The American company decided to conduct an internal investigation to determine whether its subcontractor had actually violated the law while executing the contract for Alex’s voice assistant.
Recently, thanks to The Guardian, reports have appeared that Foxconn employed children in the production of equipment for Amazon and delegated them to work in violation of Chinese law, such as night shifts or overtime. And since the concern has a shameful story regarding the use of its employees and working conditions, this is not unbelievable, especially in the face of the trade war with the US, which could have led it to try to meet orders, even at the price of breaking labor law.
This information was obtained through talks with employees and document leaks that paint a very unpleasant picture of the Foxconn factory in Hengyang. 1,500 “interns” are to be employed there, aged 16-18, which in itself is not a violation of the law, but employees at such a young age cannot work night shifts and overtime. What’s the worst of all, the company paid schools for sending their students to their factory, and the teachers were to “encourage” them with easier passing from class to class.
According to some students, teachers assured them that they would work 8 hours a day, five days a week, but these quickly turned into 10 and even 12 hours, when orders began to pile up. What’s more, students spent 6 people in a single room and assembled an average of 60,000 devices a month to earn about $ 250. Foxconn is reportedly already looking into the matter, blaming local managers, but Amazon, who is risking his good name here, decided to investigate the subject himself, sending additional specialists to the site.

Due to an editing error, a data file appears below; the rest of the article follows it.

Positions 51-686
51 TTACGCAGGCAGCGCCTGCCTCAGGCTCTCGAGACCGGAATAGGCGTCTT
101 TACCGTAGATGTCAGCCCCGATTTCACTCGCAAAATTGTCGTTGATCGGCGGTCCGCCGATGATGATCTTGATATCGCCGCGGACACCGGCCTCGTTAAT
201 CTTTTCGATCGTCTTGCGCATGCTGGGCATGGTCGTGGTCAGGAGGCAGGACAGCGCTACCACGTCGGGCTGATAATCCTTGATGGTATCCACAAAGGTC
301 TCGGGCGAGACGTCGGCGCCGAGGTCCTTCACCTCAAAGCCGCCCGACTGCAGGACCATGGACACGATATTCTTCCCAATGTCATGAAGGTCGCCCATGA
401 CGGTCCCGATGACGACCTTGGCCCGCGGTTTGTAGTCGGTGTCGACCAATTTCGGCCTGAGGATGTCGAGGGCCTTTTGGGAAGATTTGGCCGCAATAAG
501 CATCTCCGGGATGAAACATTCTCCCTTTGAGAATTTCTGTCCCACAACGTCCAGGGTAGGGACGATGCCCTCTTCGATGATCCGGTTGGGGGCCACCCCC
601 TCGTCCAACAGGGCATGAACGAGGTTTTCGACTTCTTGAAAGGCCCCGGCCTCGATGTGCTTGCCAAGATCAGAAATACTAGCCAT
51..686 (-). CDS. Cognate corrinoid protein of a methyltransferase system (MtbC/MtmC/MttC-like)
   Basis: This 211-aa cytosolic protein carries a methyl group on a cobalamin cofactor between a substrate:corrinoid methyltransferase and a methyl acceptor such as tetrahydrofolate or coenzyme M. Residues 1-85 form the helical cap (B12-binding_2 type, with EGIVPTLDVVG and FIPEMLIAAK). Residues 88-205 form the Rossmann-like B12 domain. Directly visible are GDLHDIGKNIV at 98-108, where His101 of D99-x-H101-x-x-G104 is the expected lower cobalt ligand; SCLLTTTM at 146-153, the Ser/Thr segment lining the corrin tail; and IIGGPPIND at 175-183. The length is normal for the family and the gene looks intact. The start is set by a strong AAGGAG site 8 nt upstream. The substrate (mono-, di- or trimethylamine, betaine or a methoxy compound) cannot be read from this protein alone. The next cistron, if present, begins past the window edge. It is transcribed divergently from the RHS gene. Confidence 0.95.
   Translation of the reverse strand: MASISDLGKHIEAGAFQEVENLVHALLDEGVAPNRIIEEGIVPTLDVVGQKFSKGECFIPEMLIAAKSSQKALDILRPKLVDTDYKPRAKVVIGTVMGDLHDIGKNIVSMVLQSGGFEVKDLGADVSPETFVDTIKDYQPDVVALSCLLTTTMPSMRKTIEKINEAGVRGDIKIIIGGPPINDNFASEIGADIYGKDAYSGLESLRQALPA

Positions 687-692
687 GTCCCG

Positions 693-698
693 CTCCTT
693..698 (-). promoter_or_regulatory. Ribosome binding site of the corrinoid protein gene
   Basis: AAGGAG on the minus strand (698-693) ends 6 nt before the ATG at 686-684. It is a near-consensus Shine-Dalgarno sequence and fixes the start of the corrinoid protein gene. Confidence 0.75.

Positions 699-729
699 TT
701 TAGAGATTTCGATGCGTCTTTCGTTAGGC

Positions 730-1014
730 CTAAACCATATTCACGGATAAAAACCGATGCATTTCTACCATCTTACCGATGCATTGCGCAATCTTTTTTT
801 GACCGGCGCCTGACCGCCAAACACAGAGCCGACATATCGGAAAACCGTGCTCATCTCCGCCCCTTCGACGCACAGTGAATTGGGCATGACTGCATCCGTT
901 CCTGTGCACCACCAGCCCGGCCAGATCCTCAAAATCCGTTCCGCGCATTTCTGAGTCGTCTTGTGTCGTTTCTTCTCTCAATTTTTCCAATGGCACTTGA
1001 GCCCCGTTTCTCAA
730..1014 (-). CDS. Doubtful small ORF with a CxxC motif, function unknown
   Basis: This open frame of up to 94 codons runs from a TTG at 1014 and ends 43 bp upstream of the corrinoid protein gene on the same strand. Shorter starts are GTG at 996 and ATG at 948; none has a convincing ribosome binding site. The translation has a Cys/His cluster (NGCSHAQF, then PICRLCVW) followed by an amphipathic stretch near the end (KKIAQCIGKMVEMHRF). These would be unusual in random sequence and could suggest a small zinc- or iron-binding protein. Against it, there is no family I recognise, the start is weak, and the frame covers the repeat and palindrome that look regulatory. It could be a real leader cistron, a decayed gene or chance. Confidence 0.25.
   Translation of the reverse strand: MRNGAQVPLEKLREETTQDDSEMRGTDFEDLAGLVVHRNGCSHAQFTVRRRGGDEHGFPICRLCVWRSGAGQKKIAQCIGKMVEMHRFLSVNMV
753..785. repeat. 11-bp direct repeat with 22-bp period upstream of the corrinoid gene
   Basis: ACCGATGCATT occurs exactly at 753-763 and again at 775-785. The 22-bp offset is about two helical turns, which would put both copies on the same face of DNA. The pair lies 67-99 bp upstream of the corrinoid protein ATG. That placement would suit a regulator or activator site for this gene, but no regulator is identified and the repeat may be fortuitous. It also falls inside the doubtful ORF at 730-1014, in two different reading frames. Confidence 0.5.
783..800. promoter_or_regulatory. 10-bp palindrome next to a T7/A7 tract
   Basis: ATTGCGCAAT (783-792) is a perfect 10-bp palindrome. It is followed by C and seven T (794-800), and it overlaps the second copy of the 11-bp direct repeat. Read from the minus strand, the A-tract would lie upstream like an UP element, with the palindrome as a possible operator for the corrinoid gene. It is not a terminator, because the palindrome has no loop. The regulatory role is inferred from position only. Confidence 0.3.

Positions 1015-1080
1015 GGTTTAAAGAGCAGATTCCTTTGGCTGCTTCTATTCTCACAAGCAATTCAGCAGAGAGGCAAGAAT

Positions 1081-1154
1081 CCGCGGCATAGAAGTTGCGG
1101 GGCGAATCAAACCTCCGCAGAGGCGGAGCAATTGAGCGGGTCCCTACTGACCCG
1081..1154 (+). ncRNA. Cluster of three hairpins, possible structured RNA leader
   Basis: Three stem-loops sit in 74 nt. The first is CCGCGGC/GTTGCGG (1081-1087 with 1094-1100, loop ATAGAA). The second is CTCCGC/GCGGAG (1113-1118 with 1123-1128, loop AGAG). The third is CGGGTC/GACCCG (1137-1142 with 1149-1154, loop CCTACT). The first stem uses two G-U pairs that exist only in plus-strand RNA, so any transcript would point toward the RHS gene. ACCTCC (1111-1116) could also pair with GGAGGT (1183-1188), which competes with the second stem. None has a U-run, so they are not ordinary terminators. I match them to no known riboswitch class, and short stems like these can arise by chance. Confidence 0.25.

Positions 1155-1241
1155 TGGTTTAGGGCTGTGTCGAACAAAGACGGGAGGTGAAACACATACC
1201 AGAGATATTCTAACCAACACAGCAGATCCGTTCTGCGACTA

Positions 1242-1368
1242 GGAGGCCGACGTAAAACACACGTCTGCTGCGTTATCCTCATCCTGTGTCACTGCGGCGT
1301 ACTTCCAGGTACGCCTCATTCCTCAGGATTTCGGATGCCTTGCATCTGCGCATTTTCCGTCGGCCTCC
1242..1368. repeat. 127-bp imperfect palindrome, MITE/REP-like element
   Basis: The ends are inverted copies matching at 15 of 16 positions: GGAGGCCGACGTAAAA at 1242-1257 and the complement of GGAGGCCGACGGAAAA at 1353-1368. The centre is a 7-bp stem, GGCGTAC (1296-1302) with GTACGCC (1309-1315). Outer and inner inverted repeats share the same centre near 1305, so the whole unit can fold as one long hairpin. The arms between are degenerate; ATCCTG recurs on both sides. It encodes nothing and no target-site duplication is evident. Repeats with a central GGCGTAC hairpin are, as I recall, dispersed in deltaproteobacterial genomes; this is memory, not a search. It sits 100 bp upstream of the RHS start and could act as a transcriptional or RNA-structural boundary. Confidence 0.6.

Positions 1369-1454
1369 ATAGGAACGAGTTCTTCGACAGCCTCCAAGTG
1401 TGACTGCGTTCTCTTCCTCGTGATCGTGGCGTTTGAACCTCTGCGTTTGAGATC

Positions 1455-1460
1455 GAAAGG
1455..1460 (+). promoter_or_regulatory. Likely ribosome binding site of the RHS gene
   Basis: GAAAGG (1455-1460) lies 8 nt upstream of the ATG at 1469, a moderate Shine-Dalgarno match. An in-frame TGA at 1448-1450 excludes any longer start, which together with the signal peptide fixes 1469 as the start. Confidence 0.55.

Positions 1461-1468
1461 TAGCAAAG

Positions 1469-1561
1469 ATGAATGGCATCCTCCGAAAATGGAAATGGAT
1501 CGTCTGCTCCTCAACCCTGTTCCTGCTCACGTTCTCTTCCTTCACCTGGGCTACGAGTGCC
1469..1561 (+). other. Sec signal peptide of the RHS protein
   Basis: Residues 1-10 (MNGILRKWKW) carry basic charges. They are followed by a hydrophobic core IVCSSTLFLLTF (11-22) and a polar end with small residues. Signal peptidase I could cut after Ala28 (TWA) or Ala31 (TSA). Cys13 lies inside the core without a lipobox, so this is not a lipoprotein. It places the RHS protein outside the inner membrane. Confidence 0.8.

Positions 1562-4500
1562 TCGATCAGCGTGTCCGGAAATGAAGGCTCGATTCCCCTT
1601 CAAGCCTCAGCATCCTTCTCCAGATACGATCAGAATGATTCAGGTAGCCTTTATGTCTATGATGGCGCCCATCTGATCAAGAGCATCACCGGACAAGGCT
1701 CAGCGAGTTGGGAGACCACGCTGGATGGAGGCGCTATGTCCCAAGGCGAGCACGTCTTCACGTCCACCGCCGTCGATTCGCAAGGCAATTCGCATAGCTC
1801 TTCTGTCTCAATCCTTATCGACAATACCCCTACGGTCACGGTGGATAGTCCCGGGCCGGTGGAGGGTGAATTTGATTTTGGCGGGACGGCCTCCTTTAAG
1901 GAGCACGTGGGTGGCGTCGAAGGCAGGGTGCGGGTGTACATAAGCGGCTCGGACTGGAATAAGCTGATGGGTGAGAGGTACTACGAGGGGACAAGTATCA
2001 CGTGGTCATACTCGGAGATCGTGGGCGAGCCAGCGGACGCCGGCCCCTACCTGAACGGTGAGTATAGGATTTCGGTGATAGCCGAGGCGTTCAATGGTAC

Is anyone else surprised? The sad truth is that probably not, because it’s not the first time we hear about using children to work beyond their strength and at terrible rates. Suffice it to recall 2017, when we learned that students worked after hours, just to be on time with orders for iPhone X for Apple. Amazon itself is also a bit behind the ears, because it is often said that it pays too little attention to the working conditions offered by its suppliers – is this time something going to change? It is difficult to judge, but hopefully yes.